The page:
On March 23, 2009, Clemons appeared on the CTV News @ 6 as a celebrity guest host to do the weather in celebration of Dave Devall's retirement. He is currently working with Marc Kielburger and Craig Kielburger, founders of Free the Children, in an initiative to build schools and clean water systems in Africa. [16] [17]

On November 14, 2012, Clemons visited and gave a speech about life topics in Markham, Ontario for York Regional District School Board's annual QUEST Forum to promote Student Achievement and Well-Being.

On February 28, 2014, Clemons visited the Scouts Canada National Leadership summit to speak about teamwork and working as one team to kick off the new program and strategic plan announcement.

On April 28, 2015, Clemons officially became a naturalized citizen of Canada. [18] [19]

Clemons was recognized on February 10, 2017 by the College of William and Mary, his alma mater, with an honorary degree during Charter Day ceremonies, where he also was principal speaker.

From February 10–26, 2017, Clemons partnered with Global Pet Foods and Air Miles for the "Show Us Your Heart" event. [20] Its goal is to raise money for homeless pets, rescue groups, and animal shelters across Canada through donations made at Global Pet Food stores.



Honorary Degrees

Michael "Pinball" Clemons has received honorary degrees from several universities. These include:

Flag of Ontario.svg OntarioFall 2000 York University Doctor of Laws (LL.D) [25]
Flag of Ontario.svg OntarioJune 2013 Humber College [26]
Flag of Virginia.svg VirginiaFebruary 10, 2017 College of William & Mary Doctor of Humane Letters (DHL) [27] [28]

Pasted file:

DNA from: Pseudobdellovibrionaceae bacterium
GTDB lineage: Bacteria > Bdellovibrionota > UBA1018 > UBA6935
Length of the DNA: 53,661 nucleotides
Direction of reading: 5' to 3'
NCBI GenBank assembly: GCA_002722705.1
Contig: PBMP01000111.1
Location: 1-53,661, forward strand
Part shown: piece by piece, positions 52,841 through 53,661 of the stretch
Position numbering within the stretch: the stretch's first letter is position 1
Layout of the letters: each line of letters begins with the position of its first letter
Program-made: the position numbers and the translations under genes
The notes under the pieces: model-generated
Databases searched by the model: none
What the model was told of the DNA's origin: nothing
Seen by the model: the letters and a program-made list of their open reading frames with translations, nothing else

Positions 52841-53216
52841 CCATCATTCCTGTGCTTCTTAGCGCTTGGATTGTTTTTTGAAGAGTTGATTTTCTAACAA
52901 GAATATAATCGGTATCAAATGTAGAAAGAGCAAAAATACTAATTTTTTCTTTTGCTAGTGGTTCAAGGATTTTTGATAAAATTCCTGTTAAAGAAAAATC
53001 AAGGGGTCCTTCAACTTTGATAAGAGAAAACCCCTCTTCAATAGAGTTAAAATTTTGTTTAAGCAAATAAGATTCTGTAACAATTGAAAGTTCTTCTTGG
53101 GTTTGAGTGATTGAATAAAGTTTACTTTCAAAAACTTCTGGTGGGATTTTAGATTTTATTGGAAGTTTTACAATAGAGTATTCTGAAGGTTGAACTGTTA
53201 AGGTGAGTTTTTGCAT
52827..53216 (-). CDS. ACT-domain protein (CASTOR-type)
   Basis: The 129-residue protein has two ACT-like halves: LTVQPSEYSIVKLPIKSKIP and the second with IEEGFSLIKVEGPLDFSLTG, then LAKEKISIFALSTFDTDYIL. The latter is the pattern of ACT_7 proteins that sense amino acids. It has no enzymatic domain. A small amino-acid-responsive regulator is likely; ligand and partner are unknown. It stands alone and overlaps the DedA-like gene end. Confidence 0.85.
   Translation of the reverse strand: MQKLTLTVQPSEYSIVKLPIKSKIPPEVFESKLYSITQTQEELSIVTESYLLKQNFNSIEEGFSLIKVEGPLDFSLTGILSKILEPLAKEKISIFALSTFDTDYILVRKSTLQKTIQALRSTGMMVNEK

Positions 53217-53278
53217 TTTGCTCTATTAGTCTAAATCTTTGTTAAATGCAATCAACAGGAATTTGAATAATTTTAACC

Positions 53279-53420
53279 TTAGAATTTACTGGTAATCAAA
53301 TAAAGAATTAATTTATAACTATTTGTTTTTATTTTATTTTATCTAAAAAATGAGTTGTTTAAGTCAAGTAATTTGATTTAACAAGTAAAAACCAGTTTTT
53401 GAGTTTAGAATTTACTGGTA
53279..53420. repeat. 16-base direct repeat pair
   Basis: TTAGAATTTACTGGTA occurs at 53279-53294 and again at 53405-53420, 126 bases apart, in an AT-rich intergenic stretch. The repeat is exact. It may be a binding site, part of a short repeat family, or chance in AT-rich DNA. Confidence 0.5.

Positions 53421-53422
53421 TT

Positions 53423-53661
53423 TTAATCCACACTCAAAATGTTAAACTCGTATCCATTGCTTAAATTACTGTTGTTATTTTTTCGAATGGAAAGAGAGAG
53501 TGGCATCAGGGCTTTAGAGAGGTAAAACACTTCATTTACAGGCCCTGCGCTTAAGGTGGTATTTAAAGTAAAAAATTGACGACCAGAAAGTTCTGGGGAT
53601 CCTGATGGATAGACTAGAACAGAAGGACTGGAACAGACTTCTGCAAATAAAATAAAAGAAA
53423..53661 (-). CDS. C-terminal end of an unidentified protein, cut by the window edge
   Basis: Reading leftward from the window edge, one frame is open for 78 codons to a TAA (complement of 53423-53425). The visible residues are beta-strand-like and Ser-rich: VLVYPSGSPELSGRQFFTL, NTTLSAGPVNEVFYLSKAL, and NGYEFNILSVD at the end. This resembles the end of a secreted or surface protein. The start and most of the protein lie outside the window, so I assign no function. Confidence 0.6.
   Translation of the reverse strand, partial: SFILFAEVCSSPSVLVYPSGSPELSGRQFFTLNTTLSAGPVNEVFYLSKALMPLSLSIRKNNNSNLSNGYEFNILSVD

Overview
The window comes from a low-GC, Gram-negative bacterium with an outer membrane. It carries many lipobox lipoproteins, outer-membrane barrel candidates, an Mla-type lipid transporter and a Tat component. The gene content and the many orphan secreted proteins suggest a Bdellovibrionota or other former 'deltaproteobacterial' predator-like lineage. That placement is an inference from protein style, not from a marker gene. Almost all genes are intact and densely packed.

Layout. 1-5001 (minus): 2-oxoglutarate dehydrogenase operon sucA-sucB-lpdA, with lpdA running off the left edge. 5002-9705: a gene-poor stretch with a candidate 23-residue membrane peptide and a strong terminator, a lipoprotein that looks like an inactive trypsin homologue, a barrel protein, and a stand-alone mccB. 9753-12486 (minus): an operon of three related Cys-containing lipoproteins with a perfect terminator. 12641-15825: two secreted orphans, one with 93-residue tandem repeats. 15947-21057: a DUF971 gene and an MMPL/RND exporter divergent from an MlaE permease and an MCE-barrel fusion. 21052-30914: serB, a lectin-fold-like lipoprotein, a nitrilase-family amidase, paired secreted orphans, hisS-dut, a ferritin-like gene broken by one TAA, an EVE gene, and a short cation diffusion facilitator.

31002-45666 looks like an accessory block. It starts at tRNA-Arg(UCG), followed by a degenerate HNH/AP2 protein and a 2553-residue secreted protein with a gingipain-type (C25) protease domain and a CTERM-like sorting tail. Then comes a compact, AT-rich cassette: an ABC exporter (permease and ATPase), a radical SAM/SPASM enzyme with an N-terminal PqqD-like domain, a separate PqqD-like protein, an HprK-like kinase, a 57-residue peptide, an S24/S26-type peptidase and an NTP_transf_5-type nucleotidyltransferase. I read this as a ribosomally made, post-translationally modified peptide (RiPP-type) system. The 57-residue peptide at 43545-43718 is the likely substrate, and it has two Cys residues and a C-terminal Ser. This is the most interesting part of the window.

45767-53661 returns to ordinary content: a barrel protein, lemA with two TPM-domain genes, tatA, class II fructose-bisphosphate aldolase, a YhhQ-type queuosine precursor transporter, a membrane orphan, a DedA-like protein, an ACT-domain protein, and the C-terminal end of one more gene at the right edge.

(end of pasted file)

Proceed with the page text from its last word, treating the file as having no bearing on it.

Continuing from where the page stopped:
In 2012 in honour of the 100th Grey Cup, Canada Post used his image on a series of commemorative postage stamps. The image was also used on presentation posters and other materials to promote the Grey Cup game and other celebrations associated with the centennial.

CFL coaching record

TeamYearRegular SeasonPost Season
WonLostTiesWin %FinishWonLostResult
TOR 2000 640.6004th in East DivisionMissed Playoffs
TOR 2001 7110.3894th in East DivisionMissed Playoffs
TOR 2002 420.6672nd in East Division11Lost in Division Finals
TOR 2003 990.5002nd in East Division11Lost in Division Finals
TOR 2004 1071.5832nd in East Division30Won Grey Cup
TOR 2005 1170.6111st in East Division01Lost in Division Finals
TOR 2006 1080.5562nd in East Division11Lost in Division Finals
TOR 2007 1170.6111st in East Division01Lost in Division Finals
Total68551.5532 East Division
651 Grey Cup

CFL GM record

TeamYearRegular SeasonPost Season
WonLostTiesWin %FinishWonLostResult
TOR 2019 220.5004th in East Division--Missed Playoffs
TOR 2021 950.6431st in East Division01Lost in East Final
TOR 2022 1170.6111st in East Division20Won Grey Cup
Total22140.6112 East Division
211 Grey Cups

Coaching tree

Assistants under Clemons that became NFL, CFL, or NCAA head coaches:

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Further reading

Commons-logo.svg Media related to Pinball Clemons at Wikimedia Commons

Awards and achievements
Preceded by Grey Cup winning Head Coach
92nd Grey Cup, 2004
Succeeded by